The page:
With the exception of one person – K, my mentor and my friend – there was no one in the whole department who showed any indication that something went wrong: not a single nurse, not a single physician, not a single resident.  Everyone knew what happened, at least I’m pretty sure of it (because K told me that they knew).  Some people were polite and asked me where I was going, but when I told them that staying was my first choice, I got the generic responses like, “you’ll do great there,” or “they’re lucky to have you,” or “sometimes these things happen for a reason.”  No one was outraged, no one spoke out on my behalf, no one seemed to care that I was abandoned by their very own people.  Instead, they all continued on in silent solidarity, hiding behind the excuse that, “that’s how CaRMS works.”

Business was as usual for everyone else.  For weeks I sought out support and solace from the community that I thought had taken me in.  However, I only ever got feeble attempts at comfort and empathy.  Not a single person from that community ever expressed disappointment, or outrage, or concern that the system was unfair.  It didn’t take long for the residents who were once my “friends” to stop talking and interacting with me.  Nurses and physicians passing me in the hallway would avoid eye-contact – or else give me a sad, quick “nice to see you smile” as they scurried off to something else.  I once whet down to the labour floor to do an off-service consult, and no one said a single word to me.

K did her best to assure me that people were upset – but words only go so far.  She said that everyone just felt so horrible for what happened – but no one ever gave me that feeling.  I know how people could have been feeling: “when you don’t know what to say, maybe it’s better to not say anything.”  Often protecting yourself from discomfort means sacrificing the change to offer support to the people who need it.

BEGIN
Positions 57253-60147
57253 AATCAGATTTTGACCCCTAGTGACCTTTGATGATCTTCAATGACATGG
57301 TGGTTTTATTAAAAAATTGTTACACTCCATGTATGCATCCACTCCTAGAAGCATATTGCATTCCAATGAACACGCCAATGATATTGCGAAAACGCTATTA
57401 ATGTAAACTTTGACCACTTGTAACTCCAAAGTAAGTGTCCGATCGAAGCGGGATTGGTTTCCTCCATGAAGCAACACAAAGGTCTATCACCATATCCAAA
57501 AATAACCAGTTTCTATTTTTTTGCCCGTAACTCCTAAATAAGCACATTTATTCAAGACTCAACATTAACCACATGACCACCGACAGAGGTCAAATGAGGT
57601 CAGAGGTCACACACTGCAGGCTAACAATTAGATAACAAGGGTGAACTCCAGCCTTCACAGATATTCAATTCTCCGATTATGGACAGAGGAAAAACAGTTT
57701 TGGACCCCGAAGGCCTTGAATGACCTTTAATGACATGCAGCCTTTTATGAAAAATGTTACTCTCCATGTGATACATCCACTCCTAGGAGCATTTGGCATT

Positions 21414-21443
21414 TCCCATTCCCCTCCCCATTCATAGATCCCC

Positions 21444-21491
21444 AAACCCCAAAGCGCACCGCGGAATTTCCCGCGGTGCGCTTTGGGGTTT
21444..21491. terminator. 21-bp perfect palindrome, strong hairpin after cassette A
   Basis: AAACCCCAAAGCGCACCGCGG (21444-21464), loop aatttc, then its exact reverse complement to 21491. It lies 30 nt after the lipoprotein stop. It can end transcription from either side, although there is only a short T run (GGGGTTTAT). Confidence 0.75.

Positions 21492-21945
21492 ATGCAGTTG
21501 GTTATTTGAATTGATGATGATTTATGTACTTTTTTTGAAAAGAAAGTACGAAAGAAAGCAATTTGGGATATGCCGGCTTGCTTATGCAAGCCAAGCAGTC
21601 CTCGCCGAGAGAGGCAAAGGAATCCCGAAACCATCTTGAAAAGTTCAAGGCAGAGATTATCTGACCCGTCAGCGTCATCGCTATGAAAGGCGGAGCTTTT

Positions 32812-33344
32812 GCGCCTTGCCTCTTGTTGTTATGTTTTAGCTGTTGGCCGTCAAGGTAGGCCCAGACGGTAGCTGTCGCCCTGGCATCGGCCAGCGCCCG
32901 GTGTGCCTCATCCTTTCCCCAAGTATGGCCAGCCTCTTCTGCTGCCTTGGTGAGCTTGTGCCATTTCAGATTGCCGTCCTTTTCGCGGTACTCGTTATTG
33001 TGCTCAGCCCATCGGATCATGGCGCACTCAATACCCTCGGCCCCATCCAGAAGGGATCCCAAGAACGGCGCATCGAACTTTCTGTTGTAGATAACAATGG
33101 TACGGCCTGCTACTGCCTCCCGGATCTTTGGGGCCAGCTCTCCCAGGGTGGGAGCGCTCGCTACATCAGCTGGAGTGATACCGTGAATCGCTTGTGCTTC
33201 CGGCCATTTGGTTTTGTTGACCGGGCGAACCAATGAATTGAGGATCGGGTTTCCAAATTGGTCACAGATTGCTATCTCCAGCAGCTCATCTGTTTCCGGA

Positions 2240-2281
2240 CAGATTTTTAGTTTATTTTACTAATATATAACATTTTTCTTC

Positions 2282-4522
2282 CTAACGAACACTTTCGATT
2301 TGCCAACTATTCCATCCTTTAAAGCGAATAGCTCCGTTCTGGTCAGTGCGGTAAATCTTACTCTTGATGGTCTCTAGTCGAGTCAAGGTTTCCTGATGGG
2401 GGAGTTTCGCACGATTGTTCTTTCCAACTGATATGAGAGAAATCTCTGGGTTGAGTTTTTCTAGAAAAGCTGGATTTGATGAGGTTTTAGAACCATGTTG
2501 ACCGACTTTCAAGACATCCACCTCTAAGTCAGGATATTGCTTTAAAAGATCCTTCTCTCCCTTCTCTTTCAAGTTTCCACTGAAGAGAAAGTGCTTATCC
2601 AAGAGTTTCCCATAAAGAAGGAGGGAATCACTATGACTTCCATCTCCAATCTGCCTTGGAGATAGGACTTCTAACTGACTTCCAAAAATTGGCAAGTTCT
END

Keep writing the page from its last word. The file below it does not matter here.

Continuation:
But I don’t think that is all of it… There is always the politics.  And, I’m sure that the politics in the department prevented people from doing what a community is supposed to do.  The department made a decision (rather, 4 people in the department made a decision) and it is only politically correct for the department to maintain a united front.  It would be politically incorrect to suggest that your department made a mistake.  It would be frowned upon to admit that you thought something went wrong.  It would potentially cause problems and internal strife if anyone spoke out against the decision.  And unfortunately for me, support, and empathy, and understanding for me in that situation would have been discourteous on a political level.

And so the truth is, politics divide a community.  It alienates the members and prevents then from doing what they are meant to do: To support its people. 

Either that, or I was never part of that community in the first place.

And while I can’t decide which of these is true, I know that either truth has torn me apart.

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Two Years of Cranky Giraffe

Two years ago I wrote my first blog post on The Cranky Giraffe. What a difference two years makes!